Northeastern Illinois University Assistant Professor of Educational Inquiry and Curriculum Studies Sunni Ali-Howard has published his fourth book, “An American Love Story: Islam and the Black Experience.”
The book highlights how notable figures of the Islamic religion, such as Prince Hall, Noble Drew Ali, Marcus Garvey and Mufti Muhammad Sadiq, influenced Black Americans to form the Nation of Islam, influenced Black leaders such as Malcolm X and Muhammad Ali and create a modern Islamic revival.
“Growing up, I struggled with having an African name because I was not aware of my culture and the real, global influence Black culture has,” Ali-Howard said. “In fifth grade, my teacher wanted me to play Sunni Ali Ber, the Muslim, West African ruler over the Songhai Empire and my namesake, in a school play. In doing the research for that role, I began to feel empowered learning about Ali and how his military genius expanded his small village of Gao into an empire.”
Ali-Howard, who teaches Urban Community Studies, grew up in a Christian household. As he learned more about his name and Black Islamic history, he found himself immersed in Islam.
“I attended Howard University, which is often called ‘The Mecca’ of Black education,” Ali-Howard said. “I became immersed and captivated with learning about the Islamic Empires of Mali, Ghana and Songhai. I had Muslim friends who invited me to Islamic service or Jumma. As I learned more about the significance of the faith, it began to resonate and speak to me. A personal goal of this book is to leave readers with a richer understanding of the intersectionality between Pan-Africanism—or the concept that Black people should come together for our common interests—Blacks’ historical resiliency in redefining themselves, and their pursuit of liberation by reincorporating Islam into Black life.”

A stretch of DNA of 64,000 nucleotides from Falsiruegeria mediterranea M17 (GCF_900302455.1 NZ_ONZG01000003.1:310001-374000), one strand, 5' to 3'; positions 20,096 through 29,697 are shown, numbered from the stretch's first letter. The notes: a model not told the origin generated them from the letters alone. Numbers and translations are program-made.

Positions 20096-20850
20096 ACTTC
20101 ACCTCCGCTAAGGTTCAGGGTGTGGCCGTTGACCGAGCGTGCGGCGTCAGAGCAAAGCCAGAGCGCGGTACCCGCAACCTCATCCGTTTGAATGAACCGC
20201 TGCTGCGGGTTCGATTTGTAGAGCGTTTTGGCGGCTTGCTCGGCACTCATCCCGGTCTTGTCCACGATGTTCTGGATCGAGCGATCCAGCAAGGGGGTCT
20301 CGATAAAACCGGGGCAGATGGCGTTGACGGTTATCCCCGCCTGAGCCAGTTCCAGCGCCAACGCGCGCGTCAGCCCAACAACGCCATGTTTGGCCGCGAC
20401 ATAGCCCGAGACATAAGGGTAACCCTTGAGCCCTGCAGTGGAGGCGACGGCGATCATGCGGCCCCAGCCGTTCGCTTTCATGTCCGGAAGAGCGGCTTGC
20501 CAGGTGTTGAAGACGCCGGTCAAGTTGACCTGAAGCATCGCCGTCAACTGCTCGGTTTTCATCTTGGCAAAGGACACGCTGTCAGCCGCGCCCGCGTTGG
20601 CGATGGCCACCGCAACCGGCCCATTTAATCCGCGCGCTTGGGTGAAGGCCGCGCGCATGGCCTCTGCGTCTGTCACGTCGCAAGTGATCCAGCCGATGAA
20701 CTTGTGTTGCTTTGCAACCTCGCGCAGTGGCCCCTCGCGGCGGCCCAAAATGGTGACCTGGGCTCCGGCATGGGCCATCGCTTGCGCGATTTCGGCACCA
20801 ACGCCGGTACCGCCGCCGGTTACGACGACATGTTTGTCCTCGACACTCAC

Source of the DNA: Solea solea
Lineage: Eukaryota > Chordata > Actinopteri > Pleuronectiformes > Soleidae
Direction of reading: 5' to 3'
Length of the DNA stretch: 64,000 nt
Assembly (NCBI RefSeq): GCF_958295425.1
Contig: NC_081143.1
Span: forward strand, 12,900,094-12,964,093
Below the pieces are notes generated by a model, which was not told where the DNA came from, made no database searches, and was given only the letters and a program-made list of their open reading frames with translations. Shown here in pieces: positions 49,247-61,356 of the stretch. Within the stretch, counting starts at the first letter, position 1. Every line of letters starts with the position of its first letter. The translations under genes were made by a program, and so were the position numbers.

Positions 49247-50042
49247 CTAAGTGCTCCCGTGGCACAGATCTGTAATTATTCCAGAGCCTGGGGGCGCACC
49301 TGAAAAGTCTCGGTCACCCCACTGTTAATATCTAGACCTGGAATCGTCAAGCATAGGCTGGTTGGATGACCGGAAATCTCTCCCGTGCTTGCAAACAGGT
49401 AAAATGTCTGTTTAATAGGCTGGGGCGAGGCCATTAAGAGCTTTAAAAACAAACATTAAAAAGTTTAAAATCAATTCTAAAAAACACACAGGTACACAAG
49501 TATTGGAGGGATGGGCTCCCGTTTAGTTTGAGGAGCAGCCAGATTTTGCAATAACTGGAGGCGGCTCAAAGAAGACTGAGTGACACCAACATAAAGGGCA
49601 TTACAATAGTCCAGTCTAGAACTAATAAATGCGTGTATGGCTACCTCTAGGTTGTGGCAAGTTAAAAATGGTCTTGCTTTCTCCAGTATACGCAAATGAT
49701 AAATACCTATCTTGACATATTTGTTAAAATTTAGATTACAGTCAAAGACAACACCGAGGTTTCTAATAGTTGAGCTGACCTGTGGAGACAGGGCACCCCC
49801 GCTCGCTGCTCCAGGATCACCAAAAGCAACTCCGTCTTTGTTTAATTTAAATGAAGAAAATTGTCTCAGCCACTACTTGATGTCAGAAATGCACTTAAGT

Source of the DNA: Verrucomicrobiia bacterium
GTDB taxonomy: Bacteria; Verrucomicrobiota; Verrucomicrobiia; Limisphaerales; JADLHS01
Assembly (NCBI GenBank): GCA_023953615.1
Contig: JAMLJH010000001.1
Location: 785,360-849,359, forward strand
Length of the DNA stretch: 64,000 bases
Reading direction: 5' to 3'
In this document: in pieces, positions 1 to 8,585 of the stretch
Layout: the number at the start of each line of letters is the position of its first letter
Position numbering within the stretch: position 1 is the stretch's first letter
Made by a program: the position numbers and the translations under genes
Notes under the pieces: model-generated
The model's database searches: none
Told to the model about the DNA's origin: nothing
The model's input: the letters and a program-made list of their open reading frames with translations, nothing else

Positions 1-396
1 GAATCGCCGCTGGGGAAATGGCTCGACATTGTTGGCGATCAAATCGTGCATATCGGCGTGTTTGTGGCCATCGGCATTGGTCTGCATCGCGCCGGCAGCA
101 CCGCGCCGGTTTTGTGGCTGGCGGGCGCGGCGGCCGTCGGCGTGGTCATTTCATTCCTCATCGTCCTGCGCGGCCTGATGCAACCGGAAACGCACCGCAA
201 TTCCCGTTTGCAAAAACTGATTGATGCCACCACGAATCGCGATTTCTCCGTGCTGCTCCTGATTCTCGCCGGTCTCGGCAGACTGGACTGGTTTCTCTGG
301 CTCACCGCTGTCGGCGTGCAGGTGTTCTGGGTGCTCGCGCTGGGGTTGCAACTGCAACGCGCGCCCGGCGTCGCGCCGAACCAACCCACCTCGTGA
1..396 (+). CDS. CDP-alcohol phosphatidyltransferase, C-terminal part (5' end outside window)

Throughout the book, Ali-Howard argues that the influence of Islam—from West Africa to modern Black America—has a far-reaching impact, and one that many don’t often realize or consider.
“When someone talks about Islam in America, there’s a certain perception that often comes to mind,” Ali-Howard said. “Some might think of Muslim immigrants, others might jump to quick, nonsensical conclusions based on extremist views. In actuality, there is a link between Islam and Christianity. Many Black people looked to Presbyterianism and Evangelism to engage in a faith different from the one followed by their oppressors. People like Malcolm X and Muhammad Ali stood courageously in their Isalmic faith to positively change the world.”
Ali-Howard’s other books are “Here’s to this Flag of Mine,” “My Schoolhouse is a Ghost Town,” and “Lessons Learned: Critical Conversations in Hip-Hop and Social Justice.” He will deliver a lecture at the Jacob H. Carruthers Center for Inner City Studies, 700 E. Oakwood Blvd., from 6-8 p.m. on Friday, Oct. 28. Admission is free. Advance sign-up is recommended.